But here’s the thing: simply following Blodget’s good advice — buy a handful of index funds, and rebalance automatically when the allocations get out of whack — is much harder than it should be. It’s hard enough that a company called Betterment feels comfortable charging a fee of 0.9% of all your assets, every year, just for doing it for you. The fee continues to rise as your asset base rises, but starts falling as a percentage once it goes over $25,000: if you have a nest egg of, say, $200,000, then Betterment will charge you $1,250 a year to put it in index funds: that’s 0.625%, over and above all of the fees on the index funds it’s investing in. To give an idea of what that means, $200,000 compounded at 7% over 20 years will become $770,000. The same amount compounded at 7.625% over 20 years will become $870,000. That’s a difference of $100,000.

For people who try to save a certain amount of money every paycheck, rebalancing should be done dynamically — you just buy whatever you need to buy to keep your asset allocation stable, and you never sell anything. But no one wants to do that kind of math manually every paycheck. One thing you can do is simply put all of your money into a single balanced index fund, like a target-date fund; that solves a lot of problems while adding a chunk of idiosyncratic fund risk. But in general the world of financial services is designed to extract as much money from you as possible, by offering as many unnecessary products and bits of advice as it can. Which is why following Blodget’s advice is much easier said than done.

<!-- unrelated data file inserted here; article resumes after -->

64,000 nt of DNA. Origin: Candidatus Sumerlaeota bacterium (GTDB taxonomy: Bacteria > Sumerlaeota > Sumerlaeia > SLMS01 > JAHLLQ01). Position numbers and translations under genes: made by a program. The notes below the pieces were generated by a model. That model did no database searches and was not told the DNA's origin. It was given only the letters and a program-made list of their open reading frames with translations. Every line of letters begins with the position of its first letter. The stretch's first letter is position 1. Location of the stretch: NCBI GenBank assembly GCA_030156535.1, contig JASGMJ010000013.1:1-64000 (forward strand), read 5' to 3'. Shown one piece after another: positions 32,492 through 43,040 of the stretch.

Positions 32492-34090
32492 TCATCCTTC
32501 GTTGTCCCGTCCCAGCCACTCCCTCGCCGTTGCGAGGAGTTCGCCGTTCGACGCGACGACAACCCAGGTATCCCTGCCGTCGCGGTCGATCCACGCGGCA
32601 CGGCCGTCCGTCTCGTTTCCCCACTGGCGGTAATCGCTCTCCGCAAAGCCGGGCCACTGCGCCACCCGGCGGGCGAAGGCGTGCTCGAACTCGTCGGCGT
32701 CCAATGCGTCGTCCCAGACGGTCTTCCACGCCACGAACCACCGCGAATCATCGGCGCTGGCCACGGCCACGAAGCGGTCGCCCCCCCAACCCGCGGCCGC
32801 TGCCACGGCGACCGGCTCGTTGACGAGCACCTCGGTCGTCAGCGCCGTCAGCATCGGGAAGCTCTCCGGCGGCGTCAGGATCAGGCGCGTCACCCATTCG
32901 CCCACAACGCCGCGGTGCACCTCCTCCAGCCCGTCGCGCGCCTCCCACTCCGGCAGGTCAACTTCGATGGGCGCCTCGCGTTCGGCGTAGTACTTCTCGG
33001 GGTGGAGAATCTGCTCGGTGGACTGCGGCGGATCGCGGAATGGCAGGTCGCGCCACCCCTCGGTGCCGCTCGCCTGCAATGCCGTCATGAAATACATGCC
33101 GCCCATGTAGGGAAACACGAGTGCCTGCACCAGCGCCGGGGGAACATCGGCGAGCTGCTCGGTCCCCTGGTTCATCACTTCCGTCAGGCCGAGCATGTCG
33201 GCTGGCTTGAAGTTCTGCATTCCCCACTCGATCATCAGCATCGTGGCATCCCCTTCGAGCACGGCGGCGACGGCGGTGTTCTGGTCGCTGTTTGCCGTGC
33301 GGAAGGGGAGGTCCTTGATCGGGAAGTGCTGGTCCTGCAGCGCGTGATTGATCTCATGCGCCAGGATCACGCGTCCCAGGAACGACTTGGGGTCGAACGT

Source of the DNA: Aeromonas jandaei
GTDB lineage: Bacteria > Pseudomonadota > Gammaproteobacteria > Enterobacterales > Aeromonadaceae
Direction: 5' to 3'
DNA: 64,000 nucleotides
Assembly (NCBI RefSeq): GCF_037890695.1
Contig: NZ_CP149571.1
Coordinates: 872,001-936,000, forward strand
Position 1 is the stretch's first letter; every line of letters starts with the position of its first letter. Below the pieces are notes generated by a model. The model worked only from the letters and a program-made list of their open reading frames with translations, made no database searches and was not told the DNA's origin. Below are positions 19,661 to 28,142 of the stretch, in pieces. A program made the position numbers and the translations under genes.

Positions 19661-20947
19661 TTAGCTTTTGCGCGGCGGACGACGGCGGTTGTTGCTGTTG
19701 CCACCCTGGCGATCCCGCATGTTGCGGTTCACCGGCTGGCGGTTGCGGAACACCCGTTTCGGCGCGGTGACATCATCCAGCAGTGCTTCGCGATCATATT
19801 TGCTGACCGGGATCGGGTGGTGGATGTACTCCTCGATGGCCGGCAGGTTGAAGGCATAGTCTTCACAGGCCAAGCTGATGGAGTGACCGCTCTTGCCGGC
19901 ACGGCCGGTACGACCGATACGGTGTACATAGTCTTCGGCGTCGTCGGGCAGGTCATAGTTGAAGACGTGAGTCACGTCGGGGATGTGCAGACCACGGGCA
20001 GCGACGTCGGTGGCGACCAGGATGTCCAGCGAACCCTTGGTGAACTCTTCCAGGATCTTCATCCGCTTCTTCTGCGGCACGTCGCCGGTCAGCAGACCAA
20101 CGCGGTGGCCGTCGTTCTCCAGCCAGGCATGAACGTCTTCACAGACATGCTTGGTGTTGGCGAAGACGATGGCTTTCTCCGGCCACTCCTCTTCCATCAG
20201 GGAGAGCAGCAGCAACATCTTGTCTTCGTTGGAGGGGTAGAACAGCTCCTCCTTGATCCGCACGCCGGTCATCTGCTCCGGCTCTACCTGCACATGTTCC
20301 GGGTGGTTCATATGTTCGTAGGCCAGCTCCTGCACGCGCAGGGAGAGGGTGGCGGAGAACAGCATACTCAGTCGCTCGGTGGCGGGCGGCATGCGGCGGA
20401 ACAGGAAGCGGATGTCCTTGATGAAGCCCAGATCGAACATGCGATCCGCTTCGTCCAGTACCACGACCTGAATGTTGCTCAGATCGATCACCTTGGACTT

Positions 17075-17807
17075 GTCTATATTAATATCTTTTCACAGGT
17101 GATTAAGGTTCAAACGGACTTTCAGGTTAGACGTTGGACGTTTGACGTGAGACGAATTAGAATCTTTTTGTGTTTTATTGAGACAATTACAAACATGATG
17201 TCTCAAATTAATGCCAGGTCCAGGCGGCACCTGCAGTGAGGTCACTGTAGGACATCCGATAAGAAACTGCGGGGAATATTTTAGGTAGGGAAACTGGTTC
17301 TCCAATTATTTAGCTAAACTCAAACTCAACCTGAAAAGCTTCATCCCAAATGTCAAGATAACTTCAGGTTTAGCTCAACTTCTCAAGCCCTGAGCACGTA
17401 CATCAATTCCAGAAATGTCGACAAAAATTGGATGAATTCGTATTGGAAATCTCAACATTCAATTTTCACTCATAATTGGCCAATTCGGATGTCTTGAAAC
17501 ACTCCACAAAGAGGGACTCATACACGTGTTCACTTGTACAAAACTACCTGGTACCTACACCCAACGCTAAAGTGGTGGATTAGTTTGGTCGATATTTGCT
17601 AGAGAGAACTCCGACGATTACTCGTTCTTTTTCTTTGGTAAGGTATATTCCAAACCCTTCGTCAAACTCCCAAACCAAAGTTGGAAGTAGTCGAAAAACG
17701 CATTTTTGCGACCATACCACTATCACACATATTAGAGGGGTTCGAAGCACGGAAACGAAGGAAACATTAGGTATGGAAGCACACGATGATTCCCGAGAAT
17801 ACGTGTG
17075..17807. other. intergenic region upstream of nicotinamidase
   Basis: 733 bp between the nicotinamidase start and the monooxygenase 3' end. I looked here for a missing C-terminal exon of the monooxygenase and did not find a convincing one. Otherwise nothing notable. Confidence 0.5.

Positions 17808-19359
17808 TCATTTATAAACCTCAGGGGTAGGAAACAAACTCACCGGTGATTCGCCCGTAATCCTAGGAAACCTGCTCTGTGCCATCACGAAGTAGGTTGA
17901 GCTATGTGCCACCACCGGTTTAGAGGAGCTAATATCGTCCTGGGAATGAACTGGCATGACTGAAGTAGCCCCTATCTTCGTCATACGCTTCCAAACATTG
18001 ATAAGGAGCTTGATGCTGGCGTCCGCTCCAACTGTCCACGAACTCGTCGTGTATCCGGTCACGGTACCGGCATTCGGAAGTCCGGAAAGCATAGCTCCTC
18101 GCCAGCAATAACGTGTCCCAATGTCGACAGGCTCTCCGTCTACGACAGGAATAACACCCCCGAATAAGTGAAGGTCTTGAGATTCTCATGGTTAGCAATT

Update: As various commenters and Timothy Lee have noted, there is at least one easy way to get a low-cost, diversified, set-it-and-forget-it portfolio: buy a Vanguard target-date fund and just keep adding money to it regularly over time. This is very good advice.